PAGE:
Section 30 of the EQUAL OPPORTUNITY ACT 1984 (Commonwealth) states that it is unlawful for an employer to discriminate against job applicants or employees in determining, or in the course of determining, who should be offered employment; or in the terms or conditions on which employment is offered.
Section 14 of the ANTI-DISCRIMINATION ACT 1991 (Queensland) states that a person must not discriminate in the arrangements made for deciding who should be offered work; or in the terms of work that is offered.
What equal opportunity means in the context of employment is that employers must select people for jobs based upon their skills, abilities and knowledge in relation to the demands of the job they seek.
What employers cannot do is to make employment decisions based on factors which are not related to work skills, abilities and knowledge. For example. an employment must not decide against a job applicant because of their sex, age, political beliefs, sexual preferences, marital status and ethnic origin. It is unlawful for an employer to make employment decisions in this way.
Readers are advised to check the laws in their own state or nation that relate to anti-discrimination.
Discrimination may be direct or indirect.
Direct discrimination may be defined as:
The treatment of a person less favourably, on the basis of an attribute of that person, than they would otherwise have been treated if they did not possess that attribute.
The following table provides examples of attributes:
|Gender||Being discriminated against on the basis of gender. Includes discrimination against a woman because she is pregnant.||A club may refuse to allow a woman to play a sport fearing a complaint of negligence if the mother or baby is injured.|
|Race||When a persons is treated unfairly or harassed because of their race, colour, ethnic background, ethno-religious background, descent or nationality.||Racial taunts sometimes take place on the sporting field.|
|Age||When a persons is treated unfairly or harassed because of their age - for example, because people think you are too old, too young or too middle aged.||Forcing people to retire at the old retirement age is also against the law. This is called compulsory retirement.|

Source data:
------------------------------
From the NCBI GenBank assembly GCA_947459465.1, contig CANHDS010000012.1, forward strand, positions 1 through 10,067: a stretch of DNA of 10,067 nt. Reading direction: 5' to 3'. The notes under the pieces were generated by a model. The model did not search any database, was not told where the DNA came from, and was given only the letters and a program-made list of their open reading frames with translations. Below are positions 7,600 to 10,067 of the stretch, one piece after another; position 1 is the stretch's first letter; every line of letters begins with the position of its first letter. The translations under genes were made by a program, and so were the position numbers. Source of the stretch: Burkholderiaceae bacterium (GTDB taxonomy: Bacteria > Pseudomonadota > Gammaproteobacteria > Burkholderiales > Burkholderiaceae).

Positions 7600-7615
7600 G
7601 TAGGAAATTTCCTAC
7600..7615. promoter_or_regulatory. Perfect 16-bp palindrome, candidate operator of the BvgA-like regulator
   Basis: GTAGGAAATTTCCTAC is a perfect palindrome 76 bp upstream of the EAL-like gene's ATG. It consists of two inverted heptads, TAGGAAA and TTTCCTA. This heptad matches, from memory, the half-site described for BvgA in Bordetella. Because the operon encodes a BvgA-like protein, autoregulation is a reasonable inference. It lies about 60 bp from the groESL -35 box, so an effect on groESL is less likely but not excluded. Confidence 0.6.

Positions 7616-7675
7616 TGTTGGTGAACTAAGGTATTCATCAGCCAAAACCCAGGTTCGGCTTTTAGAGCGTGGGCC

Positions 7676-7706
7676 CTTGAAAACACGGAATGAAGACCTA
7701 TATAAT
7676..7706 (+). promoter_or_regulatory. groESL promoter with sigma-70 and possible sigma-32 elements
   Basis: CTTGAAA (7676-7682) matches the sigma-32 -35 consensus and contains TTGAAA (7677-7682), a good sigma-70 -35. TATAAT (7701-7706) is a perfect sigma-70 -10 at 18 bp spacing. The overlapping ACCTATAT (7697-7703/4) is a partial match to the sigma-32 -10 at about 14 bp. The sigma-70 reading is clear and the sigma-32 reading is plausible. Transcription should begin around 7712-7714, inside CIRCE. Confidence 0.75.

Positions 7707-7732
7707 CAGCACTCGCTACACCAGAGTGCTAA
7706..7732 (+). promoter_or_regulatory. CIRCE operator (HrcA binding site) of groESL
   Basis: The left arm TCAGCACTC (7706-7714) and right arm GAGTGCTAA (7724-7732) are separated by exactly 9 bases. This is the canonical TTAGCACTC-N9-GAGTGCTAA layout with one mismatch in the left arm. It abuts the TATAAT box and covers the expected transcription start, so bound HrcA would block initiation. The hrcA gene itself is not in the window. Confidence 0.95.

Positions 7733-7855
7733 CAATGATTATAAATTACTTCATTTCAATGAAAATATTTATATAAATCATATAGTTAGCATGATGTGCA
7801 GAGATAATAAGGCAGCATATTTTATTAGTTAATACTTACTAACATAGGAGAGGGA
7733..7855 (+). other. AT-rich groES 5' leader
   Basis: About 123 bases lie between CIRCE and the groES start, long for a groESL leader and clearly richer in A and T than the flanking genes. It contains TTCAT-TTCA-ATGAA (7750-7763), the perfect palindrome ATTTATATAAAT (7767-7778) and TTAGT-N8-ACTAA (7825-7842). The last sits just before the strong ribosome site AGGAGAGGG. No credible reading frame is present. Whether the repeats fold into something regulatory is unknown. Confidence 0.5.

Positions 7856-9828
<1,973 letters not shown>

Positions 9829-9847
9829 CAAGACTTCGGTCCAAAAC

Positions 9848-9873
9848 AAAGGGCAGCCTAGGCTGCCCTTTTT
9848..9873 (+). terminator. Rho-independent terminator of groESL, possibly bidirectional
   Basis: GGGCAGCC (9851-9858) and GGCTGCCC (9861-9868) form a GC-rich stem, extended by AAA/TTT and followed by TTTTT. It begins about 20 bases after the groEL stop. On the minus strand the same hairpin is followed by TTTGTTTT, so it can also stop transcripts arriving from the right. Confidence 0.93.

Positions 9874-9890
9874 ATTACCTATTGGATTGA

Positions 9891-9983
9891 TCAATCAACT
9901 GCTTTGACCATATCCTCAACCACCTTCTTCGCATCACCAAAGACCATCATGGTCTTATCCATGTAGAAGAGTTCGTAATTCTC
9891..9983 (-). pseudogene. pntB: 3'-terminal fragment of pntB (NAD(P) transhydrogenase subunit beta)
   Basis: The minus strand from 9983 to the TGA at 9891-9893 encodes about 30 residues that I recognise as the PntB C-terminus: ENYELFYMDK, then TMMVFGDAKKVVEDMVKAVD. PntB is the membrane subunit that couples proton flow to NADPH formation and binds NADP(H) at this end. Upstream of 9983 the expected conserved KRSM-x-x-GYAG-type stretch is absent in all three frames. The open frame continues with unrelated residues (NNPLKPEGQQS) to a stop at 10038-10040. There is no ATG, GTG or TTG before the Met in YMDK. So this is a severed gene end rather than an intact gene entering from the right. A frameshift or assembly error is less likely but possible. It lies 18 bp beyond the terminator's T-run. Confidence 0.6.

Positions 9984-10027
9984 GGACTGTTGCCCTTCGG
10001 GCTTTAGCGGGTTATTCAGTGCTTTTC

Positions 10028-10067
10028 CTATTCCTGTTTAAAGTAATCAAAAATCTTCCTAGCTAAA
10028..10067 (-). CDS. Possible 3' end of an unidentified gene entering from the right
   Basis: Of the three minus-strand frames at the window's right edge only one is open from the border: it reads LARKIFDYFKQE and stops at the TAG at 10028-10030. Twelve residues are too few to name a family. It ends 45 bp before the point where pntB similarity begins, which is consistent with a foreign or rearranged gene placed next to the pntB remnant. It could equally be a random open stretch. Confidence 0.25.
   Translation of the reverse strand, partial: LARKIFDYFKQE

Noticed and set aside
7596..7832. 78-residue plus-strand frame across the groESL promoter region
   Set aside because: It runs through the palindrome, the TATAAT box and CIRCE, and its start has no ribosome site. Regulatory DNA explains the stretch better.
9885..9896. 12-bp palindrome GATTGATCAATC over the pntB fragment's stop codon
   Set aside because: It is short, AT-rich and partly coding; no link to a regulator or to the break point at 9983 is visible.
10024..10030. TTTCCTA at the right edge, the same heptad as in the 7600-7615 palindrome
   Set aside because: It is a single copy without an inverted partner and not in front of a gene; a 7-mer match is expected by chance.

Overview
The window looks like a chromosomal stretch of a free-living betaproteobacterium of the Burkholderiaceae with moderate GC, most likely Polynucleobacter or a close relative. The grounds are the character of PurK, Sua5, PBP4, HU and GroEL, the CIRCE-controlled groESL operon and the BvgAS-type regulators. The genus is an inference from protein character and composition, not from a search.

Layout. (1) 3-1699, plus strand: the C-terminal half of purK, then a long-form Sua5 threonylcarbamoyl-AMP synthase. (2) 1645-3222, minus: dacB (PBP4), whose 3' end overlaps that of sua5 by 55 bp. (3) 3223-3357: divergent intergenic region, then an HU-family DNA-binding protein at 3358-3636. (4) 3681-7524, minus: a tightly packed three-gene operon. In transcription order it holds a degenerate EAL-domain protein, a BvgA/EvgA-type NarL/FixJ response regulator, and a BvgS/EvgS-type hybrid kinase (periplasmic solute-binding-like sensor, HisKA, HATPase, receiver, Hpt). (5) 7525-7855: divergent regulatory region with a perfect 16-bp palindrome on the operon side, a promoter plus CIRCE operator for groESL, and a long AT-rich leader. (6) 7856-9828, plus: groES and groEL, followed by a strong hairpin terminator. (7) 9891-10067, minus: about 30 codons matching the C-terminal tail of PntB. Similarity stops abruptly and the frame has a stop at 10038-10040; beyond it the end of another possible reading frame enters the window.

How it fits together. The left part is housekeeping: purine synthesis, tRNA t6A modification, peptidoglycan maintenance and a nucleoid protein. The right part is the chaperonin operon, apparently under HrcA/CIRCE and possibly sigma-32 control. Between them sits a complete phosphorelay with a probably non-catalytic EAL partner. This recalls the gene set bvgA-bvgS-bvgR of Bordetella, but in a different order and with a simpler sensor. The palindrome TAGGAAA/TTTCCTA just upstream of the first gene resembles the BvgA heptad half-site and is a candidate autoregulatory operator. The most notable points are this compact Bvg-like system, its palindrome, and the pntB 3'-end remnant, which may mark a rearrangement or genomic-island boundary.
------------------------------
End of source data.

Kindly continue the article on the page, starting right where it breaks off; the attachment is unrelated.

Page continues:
|Marital Status||When a persons is treated unfairly or harassed because of their particular marital status, for example, because you are single, or married, or living in a de facto relationship.|
|Homosexual or Lesbian||When a persons is treated unfairly or harassed because they are gay or lesbian, or someone thinks they are gay or lesbian|
|Disability||When a person is treated unfairly or harassed because they have a disability, or someone thinks they have a disability. Disability includes physical, intellectual and psychiatric disabilities, learning and emotional disorders, and any organism capable of causing disease.||Disability can also be defined as having in the body an organism causing illness or disease. In Victoria, a player with HIV-Aids won the right to rejoin an amateur football club which had excluded him on the grounds of his disease.|
|Transgender||When a persons is treated unfairly or harassed because they are a transgender, or others think they are transgender. You are counted as transgender if you live or seek to live as a member of the opposite gender (sex) to your birth gender.|
An employer decides to employ people who are over 190 cm tall, although height is not pertinent to effective performance of the work. This disadvantages women and people of Asian origin, as there are more men of non-Asian origin who can comply.
The discrimination is unlawful because the height requirement is unreasonable, there being no genuine occupational reason to justify it.
An employer requires employees to wear a uniform, including a cap, for appearance reasons, not for hygiene or safety reasons. The requirement is not directly discriminatory, but it has a discriminatory effect against people who are required by religious or cultural beliefs to wear particular headdress.